How many contradictory headlines can we generate from exactly the same set of General Social Survey data on attitudes toward free speech?
Today I went digging through my hard drive for a research paper I wrote in policy school that used structural equations modeling to analyze the 2004 United States presidential election. Sadly, it seems I lost the final version and only have a rough draft. I did, however, find another research paper on population changes in Wayne and Oakland counties (roughly, Detroit and its wealthier suburbs.)
You might find it interesting if you like Detroit or pretty choropleths:
Some mixed, sort-of tooting my own horn: I independently discovered one of the most important urban trends in the United States – the dispersal of poor, urban blacks to inner ring suburbs, which in many ways laid the ground for the recent conflict in Ferguson. Of course, by that time, the professionals had already discovered it.
I also found, in retrospect, absolutely no evidence for gentrification in Detroit from 1990-2000; at the time I worded my conclusion a bit more weakly, probably because no one I talked to wanted to hear this conclusion. Fortunately, I’m coming to care less what others think in my old age. Also in retrospect, the most likely cause of the changes I observed is the Third Great Migration.
I guess I’ll take a stab at explaining the lost structural equations modeling paper as well.
Were it not for Trump, the great drama of the 2016 election would have been the primary contest between Hillary Clinton and Bernie Sanders. Sanders generally fit the mold of a “leftist protest candidate”, but was far more successful than previous such candidates have been. In this post, I will examine the 2016 American National Election Studies data, hoping to find clues that explain why.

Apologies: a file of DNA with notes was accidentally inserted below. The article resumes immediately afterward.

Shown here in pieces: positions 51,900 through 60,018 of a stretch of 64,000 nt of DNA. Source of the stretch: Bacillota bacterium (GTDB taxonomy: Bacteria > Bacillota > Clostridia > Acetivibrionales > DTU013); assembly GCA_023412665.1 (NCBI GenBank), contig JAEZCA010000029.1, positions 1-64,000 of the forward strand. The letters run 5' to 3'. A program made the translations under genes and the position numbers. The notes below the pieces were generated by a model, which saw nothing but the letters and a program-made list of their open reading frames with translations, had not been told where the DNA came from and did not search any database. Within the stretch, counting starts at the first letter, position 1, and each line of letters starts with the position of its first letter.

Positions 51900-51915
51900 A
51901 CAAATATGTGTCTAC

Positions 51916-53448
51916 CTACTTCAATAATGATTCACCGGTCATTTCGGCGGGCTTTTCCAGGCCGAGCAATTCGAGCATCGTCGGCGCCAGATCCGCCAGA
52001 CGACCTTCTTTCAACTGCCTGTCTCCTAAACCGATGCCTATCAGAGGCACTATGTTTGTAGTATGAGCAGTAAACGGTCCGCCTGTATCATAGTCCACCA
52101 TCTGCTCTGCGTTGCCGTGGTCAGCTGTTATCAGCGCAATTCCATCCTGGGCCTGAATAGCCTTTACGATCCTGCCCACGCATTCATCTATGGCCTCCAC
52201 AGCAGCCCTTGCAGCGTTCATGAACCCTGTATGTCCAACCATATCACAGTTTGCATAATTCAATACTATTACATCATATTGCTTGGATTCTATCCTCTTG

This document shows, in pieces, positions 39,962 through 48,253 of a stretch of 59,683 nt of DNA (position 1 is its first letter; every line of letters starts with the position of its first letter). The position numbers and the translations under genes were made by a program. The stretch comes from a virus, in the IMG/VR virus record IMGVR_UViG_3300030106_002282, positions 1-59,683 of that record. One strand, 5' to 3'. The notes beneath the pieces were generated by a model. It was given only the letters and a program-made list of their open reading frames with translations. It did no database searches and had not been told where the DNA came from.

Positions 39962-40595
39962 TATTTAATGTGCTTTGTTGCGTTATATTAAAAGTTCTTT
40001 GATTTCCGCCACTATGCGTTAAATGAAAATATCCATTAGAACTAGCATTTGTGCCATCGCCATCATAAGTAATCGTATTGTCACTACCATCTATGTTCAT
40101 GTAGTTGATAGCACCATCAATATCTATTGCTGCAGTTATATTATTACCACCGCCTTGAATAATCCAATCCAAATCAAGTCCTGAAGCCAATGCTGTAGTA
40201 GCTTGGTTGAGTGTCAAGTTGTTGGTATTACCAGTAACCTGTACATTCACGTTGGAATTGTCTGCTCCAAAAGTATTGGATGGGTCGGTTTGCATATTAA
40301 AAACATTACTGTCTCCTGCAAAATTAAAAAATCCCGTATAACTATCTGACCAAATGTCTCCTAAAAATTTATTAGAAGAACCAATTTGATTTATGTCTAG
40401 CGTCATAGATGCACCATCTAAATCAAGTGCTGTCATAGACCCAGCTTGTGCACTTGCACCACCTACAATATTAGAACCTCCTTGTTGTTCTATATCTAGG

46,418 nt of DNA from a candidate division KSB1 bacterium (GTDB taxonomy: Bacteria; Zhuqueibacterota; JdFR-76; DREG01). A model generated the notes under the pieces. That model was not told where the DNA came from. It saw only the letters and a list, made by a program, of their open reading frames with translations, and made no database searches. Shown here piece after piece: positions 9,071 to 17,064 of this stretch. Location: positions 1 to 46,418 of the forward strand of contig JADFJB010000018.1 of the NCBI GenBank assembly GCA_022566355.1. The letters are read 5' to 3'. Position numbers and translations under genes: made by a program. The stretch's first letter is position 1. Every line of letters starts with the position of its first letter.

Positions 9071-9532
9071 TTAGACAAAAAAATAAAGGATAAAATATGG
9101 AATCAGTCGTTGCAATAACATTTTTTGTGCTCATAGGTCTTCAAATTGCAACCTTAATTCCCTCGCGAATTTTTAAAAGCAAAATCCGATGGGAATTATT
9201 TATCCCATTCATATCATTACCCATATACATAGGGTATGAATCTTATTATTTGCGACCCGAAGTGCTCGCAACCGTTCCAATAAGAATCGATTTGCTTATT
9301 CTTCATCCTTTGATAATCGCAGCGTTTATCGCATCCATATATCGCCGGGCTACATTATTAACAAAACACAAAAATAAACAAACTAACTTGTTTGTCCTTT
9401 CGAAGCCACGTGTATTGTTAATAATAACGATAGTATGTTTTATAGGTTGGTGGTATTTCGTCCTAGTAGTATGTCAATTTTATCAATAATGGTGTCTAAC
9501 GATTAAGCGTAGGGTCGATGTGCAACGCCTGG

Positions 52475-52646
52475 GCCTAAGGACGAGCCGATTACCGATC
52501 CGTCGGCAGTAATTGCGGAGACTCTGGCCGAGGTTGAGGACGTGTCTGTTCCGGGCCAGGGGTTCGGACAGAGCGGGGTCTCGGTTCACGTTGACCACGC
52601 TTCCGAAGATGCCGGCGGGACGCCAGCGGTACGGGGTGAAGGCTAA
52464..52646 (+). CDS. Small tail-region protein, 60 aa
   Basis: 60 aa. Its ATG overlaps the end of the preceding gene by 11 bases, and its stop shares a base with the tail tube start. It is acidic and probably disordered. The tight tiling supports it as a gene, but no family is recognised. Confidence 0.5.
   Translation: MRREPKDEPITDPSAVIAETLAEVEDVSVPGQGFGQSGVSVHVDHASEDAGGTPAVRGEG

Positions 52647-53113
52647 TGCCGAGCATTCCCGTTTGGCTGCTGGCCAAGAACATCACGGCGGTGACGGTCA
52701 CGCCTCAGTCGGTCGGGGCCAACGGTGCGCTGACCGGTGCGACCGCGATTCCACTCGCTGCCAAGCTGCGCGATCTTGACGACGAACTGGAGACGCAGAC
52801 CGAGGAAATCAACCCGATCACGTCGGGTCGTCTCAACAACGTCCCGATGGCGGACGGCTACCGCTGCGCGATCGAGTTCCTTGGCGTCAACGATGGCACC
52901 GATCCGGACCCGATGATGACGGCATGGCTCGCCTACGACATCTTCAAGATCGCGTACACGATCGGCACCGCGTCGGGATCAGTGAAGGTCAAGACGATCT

[Epistemic status: I’m teaching myself Bayesian analysis out of an O’Reilly-esque programming book; I haven’t yet mustered myself to crack the intimidating Andrew Gelman tome on my shelf. I beg you, correct me if I have screwed this up.]
As part of my quest to finally understand the differences between Bayesian analysis and frequentist analysis, I downloaded his data and poked at it with PyMC, again modeling my analyses after those in chapter 2 of Bayesian Methods for Hackers, by Cameron Davidson-Pilon (the A/B testing example and the Challenger example.)
A couple of days ago I posted a Bayesian re-analysis of the data from a paper on prenatal progesterone exposure and sexual orientation. For that analysis, I used uniform priors for both exposed and unexposed subjects – that is, I assumed we pretty much don’t know anything about how common non-heterosexuality is, and that the effects of progesterone exposure could be anywhere from infinity to nothing. These priors didn’t seem very realistic, but the results I got seem fairly intuitive, given the data and outside figures on how common non-heterosexuality is.
Warning: Second-order contrarianism.
You may remember this Propublica article from about a year ago, arguing that the COMPAS scores, a machine-learning algorithm that predicts risk of criminal recidivism, is racially biased. Their methodology was a bit strange and they made their data available openly, so I had been intending to reanalyze using more straightforward methods. Fortunately, several people have already done this, sparing me the effort; several of them found that according to commonly accepted standards, the COMPAS algorithm is not racially biased. The Washington Post also published an article, saying the question is complicated. Continue reading